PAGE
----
The research explores variations on food initiatives, projects, etc. that operate within the social or informal economy. We’re looking to understand the role of these activities in food security and community development, and to identify how they can benefit marginalized communities, including low-income groups, Aboriginal people, youth and women. We’re also exploring how social economy initiatives can provide important environmental stewardship services.
By ‘social and informal economy’, we’re talking about a range of activities that are on the margins, loosely organized, and sometimes not even recognized as economic activities. Within the food sector, such informal, undervalued activities include self-provisioning, barter, food sharing, unpaid labour, environmental remediation and rehabilitation.
Specifically, the research asks whether and how a social economy of food can/does:
- increase prosperity for marginalized groups;
- build adaptive capacity to increase community resilience;
- bridge divides between elite consumers of alternative food products and more marginalized groups;
- increase social capital; and,
- foster social innovation, entrepreneurship, and economic diversification.
We have presented case studies of 12 of these food initiatives/projects via webinar. We are also pulling out themes from the cases, and will use the webinars to reflect on four in particular:
- Regeneration, revitalization and reconciliation [primary purpose – Sharing foodways and/or re-introducing traditional practices]
- Relocation of value [primary purpose – offering an alternative practice that challenges accepted values], e.g.
- therapeutic benefits to gardening / horticulture and food programming
- seed saving to promote regionally appropriate biodiversity and sovereignty
- Strategic / responsible community investment to encourage sustainable food production and distribution
- teaches importance of sustainable agriculture practices, biodiversity, food chain, food prep, urban agriculture
- Collaboration [primary purpose sharing—knowledge transfer or networking—to maximize impacts]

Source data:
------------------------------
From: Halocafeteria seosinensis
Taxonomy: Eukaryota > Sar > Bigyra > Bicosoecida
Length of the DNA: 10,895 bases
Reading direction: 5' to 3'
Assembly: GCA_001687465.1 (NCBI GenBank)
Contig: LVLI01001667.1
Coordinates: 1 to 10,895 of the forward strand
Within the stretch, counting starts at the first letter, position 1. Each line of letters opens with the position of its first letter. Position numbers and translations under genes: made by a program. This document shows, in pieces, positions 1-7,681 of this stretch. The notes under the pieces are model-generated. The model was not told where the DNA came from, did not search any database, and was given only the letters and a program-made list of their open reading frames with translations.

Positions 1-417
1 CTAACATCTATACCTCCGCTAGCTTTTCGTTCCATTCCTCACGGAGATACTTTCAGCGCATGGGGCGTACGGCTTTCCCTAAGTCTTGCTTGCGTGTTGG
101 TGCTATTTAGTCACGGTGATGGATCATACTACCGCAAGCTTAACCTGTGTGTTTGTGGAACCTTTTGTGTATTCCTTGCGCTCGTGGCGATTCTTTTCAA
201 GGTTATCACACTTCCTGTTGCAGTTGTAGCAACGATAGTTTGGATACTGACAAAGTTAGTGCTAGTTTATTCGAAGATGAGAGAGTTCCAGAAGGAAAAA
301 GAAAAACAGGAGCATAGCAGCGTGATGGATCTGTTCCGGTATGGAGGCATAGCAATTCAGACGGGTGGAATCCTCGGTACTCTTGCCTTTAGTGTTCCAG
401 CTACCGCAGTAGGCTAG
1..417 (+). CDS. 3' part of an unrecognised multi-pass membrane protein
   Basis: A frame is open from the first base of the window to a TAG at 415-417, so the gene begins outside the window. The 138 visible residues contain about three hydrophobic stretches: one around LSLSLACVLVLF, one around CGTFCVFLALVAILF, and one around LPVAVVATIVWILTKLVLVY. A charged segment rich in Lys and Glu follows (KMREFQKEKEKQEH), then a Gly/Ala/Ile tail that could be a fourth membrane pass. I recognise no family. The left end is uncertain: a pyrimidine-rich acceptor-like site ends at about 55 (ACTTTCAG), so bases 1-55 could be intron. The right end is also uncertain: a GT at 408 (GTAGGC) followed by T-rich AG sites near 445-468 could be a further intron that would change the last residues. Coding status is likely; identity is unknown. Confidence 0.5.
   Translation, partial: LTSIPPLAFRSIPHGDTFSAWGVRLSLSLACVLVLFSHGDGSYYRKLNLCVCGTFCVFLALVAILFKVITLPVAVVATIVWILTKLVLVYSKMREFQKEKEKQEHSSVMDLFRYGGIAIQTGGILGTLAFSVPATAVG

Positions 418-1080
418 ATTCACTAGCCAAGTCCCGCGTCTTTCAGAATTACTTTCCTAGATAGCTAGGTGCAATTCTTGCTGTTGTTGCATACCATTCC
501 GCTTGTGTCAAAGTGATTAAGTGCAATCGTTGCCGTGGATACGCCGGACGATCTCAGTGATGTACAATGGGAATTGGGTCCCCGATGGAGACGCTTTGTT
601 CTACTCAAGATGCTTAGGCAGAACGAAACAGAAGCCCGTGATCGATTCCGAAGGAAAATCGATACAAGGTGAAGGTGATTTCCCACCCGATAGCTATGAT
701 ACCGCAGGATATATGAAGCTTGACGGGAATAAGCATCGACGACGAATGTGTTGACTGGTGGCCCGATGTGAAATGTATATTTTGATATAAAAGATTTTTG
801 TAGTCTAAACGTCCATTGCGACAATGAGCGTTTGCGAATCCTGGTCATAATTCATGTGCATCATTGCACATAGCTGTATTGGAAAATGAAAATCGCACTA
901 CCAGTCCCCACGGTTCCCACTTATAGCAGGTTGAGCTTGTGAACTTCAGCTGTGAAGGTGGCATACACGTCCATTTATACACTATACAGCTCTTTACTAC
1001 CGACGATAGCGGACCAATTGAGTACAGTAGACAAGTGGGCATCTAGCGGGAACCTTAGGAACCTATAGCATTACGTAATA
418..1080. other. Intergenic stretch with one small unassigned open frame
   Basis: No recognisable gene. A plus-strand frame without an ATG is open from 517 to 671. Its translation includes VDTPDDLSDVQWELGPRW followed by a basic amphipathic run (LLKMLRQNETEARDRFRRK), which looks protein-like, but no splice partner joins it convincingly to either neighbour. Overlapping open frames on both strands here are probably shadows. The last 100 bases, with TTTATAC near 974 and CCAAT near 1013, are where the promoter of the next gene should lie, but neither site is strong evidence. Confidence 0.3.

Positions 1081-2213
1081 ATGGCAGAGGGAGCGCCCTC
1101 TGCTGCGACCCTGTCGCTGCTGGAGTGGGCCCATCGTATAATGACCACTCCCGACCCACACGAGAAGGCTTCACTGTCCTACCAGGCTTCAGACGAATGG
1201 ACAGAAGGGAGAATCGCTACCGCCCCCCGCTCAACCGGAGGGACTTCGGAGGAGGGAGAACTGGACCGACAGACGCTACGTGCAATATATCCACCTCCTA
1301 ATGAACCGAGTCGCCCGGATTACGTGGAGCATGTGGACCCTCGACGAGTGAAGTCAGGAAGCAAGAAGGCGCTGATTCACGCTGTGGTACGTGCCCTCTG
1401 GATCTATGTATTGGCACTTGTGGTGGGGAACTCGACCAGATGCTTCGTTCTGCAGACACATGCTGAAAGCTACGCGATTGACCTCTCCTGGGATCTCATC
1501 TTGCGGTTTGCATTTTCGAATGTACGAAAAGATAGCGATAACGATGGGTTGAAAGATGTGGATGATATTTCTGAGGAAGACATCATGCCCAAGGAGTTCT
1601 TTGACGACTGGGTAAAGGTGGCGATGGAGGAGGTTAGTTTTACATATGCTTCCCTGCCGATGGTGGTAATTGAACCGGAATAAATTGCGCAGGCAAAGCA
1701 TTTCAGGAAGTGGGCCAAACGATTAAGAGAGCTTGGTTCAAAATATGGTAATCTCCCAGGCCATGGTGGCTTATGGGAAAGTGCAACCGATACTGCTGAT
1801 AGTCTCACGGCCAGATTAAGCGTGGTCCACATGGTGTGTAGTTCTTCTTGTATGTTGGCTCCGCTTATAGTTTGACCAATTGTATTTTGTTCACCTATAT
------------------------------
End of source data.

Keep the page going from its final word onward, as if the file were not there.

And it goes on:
- Community food security [primary purpose collective provision of basic needs]
Workshop (Friday, March 24, 2017)
At the workshop, with the webinars as a common starting point, we won’t have to spend a lot of time on the ‘what’, and will be more able to get right into exploring the proxies that these food-based projects, initiatives and organizations can use to effectively capture, measure and communicate outcomes in these five areas—outcomes that indicate social return on investment, collective impact, and/or increased community capital.
The plan is for a brief intro/recap of the case studies, with the rest of the morning spent getting everyone’s heads into thinking about how to think about evaluation, indicators, metrics, ways of measuring and reporting that are useful and relevant for social and informal economy projects [esp. food-related]…
We’ve been thinking and talking about this in many different ways, so we want to come together and hash out what way
- makes the most sense, to the most people
- allows us to do useful comparative work,
- allows us to identify commonalities and gaps
- allows us to communicate outcomes in a way that would be
- intuitive to those without a food systems background
- useful to other social/informal food initiatives
- useful to influence policy / funders